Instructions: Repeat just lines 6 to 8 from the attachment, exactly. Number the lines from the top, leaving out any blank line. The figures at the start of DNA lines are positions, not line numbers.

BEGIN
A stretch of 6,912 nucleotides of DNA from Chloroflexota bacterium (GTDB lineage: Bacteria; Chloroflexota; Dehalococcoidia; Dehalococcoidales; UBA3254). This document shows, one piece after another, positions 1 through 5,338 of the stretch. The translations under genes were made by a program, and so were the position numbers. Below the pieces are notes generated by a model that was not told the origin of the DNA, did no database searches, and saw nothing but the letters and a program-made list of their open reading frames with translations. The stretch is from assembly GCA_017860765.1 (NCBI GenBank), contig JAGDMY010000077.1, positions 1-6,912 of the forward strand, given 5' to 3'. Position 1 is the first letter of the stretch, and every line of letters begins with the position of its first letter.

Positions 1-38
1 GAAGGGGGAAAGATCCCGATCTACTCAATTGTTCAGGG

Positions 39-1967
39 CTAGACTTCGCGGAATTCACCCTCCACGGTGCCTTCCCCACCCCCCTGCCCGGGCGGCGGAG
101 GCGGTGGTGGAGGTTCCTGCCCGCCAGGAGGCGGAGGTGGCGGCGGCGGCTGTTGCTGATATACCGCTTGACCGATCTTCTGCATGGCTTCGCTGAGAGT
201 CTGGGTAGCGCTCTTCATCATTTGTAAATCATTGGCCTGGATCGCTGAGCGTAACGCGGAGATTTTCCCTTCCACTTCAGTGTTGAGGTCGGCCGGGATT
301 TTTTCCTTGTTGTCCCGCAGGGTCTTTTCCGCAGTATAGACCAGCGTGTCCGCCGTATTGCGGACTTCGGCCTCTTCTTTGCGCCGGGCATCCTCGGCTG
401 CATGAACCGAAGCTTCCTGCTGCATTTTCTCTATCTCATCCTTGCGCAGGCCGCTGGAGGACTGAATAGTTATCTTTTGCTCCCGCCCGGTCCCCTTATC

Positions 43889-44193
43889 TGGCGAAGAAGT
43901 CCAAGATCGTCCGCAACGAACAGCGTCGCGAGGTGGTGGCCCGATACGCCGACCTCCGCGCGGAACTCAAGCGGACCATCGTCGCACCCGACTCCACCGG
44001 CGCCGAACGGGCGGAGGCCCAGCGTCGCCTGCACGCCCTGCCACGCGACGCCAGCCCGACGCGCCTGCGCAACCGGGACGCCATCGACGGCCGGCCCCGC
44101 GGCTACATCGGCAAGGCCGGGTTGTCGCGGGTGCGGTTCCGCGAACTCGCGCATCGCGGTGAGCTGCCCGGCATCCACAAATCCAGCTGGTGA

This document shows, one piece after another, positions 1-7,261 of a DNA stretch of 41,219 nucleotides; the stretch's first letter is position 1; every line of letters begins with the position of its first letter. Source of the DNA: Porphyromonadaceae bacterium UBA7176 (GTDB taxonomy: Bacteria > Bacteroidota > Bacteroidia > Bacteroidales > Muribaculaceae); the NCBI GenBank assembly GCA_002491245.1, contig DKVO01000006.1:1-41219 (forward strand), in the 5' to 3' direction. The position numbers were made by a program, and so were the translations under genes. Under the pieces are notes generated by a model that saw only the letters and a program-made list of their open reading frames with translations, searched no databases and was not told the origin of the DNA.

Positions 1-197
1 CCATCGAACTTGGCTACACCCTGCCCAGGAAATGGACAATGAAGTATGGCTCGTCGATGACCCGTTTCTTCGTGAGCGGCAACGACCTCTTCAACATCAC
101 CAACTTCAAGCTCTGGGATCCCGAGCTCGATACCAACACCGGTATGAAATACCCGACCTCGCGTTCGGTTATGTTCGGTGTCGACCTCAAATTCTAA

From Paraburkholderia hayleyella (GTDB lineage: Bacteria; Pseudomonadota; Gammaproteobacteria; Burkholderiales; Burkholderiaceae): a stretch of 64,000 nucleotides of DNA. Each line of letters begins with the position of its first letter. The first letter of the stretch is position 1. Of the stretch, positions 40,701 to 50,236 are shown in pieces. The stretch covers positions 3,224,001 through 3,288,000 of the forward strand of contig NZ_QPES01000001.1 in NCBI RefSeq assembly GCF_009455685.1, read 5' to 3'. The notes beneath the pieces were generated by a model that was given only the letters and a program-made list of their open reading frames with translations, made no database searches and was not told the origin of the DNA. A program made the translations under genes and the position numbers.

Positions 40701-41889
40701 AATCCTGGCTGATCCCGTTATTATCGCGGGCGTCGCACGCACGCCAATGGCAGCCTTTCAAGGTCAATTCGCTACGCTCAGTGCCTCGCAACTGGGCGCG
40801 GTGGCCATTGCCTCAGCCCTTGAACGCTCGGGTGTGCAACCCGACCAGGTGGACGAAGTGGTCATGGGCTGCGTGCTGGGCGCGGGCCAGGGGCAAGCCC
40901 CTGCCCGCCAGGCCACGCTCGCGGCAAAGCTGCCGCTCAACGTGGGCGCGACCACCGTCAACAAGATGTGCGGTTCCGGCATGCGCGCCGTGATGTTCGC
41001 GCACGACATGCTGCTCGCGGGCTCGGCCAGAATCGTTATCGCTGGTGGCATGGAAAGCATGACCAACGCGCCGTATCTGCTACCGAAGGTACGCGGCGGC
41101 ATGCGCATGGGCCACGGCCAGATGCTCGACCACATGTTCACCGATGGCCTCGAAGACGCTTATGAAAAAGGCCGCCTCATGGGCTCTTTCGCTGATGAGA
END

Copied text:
101 GCGGTGGTGGAGGTTCCTGCCCGCCAGGAGGCGGAGGTGGCGGCGGCGGCTGTTGCTGATATACCGCTTGACCGATCTTCTGCATGGCTTCGCTGAGAGT
201 CTGGGTAGCGCTCTTCATCATTTGTAAATCATTGGCCTGGATCGCTGAGCGTAACGCGGAGATTTTCCCTTCCACTTCAGTGTTGAGGTCGGCCGGGATT
301 TTTTCCTTGTTGTCCCGCAGGGTCTTTTCCGCAGTATAGACCAGCGTGTCCGCCGTATTGCGGACTTCGGCCTCTTCTTTGCGCCGGGCATCCTCGGCTG